Making what can be an epic choice to pack your bags and move half way across the world can both scary and liberating. Talking about how you'd like to drop everything and run away versus actually, in a sense, picking up and leaving everything behind and starting fresh in a new and foreign place are two completely different things.
Whether it's your bestie you've known for years, or your favorite cousin you've always wanted to hit the town with in a new city, knowing what their expectations of traveling are is important. Being prepared for the trip itself is key, but few things can ruin a good time faster than your travel companion saying or doing something that you simply weren't prepared for. Stay woke, and ask these very important questions.
The second trip of our year long Pay it Forward travel initiative brought us to the Philippines. I was most excited about visiting because it's one of the few countries we'll be visiting this year that I had never been to before. I entered this trip similar to how I have others my first time visiting: absent of expectations.
Let me start by saying that this is simply my opinion and I am in no ways offering financial advice. Getting a credit card or making any kind of big financial decision should not be taken lightly and you should conduct your own research before signing up for one. As such, I will not be providing links (ain't no ads over here, B) and I encourage you to look into other options as well. Lehgoo.
Ling is a Taiwan native who has been traveling the world for more than a decade. Her travels had led her throughout Asia (Japan, Thailand, Singapore, South Korea), Oceana (Indonesia, Australia and New Zealand) and South America (Chile, Brazil), while touching parts of Europe as well as North America.
In the following interview, Ling shares some of her insight as well as some advice for young female travelers.
Uh-oh, the boss level is here. You're ready to take your relationship to the next level by taking a baecation abroad. An international vacation is the ultimate test for any relationship and just choosing the right place has the potential to end up as a recipe for disaster. Luckily for you all I've compiled this short list of some of the best and most affordable places to baecation abroad.
Have you ever wanted to go on a trip with a certain someone, but had no idea where to go? You want to do something romantic, but the idea of a $200 date just seems like way too much to spend on just a dinner and if you're going to be dropping that kind of money then you want more bang for your buck. Check out the list for some prime bae-cation locations.
Osaka is rich in culture, tradition and sights and despite the freezing temperature and all of the touristy things that we did we still managed to have a very culturally engaging trip.
But, seriously, if given the opportunity to ride a Japanese voiced version of Harry Potter and the Forbidden Journey, sip on Butterbeer and get your wingardium leviosa on, what would you do?
Why do we travel? The answer to this question is different for everyone. Perspective is everything when deciding when and how to venture out and see the world. Traveling, on its own, does so much and impacts everyone differently. There are plenty of reasons we can list regarding why the act of traveling is life changing; but the days, weeks, and months leading up to a trip you've dreamt about and worked so hard to earn shouldn't be overlooked either.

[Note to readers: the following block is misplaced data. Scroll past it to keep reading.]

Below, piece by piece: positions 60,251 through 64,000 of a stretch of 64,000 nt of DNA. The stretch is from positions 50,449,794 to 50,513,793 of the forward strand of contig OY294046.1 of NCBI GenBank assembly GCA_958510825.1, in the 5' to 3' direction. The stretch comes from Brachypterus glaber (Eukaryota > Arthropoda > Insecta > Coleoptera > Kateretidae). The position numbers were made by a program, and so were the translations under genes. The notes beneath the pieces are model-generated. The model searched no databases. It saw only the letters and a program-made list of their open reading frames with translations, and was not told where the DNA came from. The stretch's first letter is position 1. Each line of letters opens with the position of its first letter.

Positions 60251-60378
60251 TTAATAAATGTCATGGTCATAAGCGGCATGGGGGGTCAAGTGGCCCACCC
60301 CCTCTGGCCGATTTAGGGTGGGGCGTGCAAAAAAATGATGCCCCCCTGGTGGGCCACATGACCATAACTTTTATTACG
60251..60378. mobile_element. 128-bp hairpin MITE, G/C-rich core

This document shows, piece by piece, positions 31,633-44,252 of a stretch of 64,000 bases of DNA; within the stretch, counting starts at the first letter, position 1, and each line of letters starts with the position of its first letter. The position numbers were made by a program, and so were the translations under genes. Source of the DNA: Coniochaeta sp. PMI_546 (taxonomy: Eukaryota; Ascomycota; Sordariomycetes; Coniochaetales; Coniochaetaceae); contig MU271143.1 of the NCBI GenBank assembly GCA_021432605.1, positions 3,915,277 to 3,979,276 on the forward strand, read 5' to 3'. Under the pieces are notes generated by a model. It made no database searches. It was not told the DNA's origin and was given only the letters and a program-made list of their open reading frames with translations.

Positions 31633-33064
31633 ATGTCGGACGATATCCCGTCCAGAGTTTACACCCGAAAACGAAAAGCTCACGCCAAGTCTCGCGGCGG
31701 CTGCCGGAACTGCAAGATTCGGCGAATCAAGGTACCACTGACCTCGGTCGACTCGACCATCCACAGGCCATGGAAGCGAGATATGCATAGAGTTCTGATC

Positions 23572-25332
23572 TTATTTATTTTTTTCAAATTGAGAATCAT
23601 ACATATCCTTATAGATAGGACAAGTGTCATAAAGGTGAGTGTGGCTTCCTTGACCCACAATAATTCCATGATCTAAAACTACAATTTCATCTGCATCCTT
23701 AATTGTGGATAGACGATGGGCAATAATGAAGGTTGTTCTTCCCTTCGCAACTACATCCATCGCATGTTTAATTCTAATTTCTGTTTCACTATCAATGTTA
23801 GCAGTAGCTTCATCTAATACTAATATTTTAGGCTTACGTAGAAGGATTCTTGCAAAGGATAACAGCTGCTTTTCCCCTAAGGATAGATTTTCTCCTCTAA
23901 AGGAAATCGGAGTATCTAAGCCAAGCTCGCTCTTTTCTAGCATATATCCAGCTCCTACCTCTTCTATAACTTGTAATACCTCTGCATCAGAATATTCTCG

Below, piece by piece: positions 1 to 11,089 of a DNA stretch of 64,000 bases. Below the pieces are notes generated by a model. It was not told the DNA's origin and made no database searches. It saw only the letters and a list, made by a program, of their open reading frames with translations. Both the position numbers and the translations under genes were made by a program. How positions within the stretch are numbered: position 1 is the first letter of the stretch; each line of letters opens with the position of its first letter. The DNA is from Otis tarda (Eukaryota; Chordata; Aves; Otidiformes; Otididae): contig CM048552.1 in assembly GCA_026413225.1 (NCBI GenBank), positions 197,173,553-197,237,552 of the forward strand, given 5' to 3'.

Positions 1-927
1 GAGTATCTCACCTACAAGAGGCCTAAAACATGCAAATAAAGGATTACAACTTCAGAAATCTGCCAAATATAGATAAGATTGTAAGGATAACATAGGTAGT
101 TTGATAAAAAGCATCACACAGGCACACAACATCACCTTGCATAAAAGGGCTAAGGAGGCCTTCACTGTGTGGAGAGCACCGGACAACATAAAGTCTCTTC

Japan has long been the highly romanticized land of neon lights, anime, strange food, crowded streets and impressive technology. It's a country that the world turns to for daily doses of "weirdness" and oddities. Speaking generally, as foreigners, we view Japan more as a fetish than a culture.
During our recent trip to Japan we sought to challenge those views and get a glimpse of the "real" Japan.
Snow-capped mountains, legal marijuana, beautiful views, scenic trails, and friendly people are just a few things that come to mind when you think of the 'Mile High City'. While I wasn't able to engage in all of those activities while there (I didn't bring the right shoes so hiking was a no-go), what I was able to do made me grow even fonder of Colorado and its many wonders.
I grew up in a household where my blackness was never discussed in detail, but was always celebrated in tradition. I was used to the smell of gumbo and the sounds of the Motown Christmas songs during the holiday season. However, something inside of me has always celebrated that bit of African that I am sure is still linked to at least some portion of my DNA. Kwanzaa never quite felt right; a packaged African holiday would never fully serve my soul.
Years ago one scary movie came out about a group of teenager's terrible experience in a hostel and now some travelers avoid hostels like the plague. I admit, the first time I was told I would be staying in a hostel I wasn't all that thrilled either. Honestly, I had no reason not feel that way because I had NEVER stayed in one or heard much about hostels to even form a fair opinion. Don't be like me, be better. Stay in a hostel. Here's why:
Watching the movie EuroTrip as a youngin' didn't really leave me with a desire to want to venture to that part of the world. When my friend Brad presented our Taiwan squad with the opportunity to experience a EuroTrip of our own I was down for it, of course, but my only frame of reference for what the experience would resemble was the movie EuroTrip. For better or for worse, I was excited.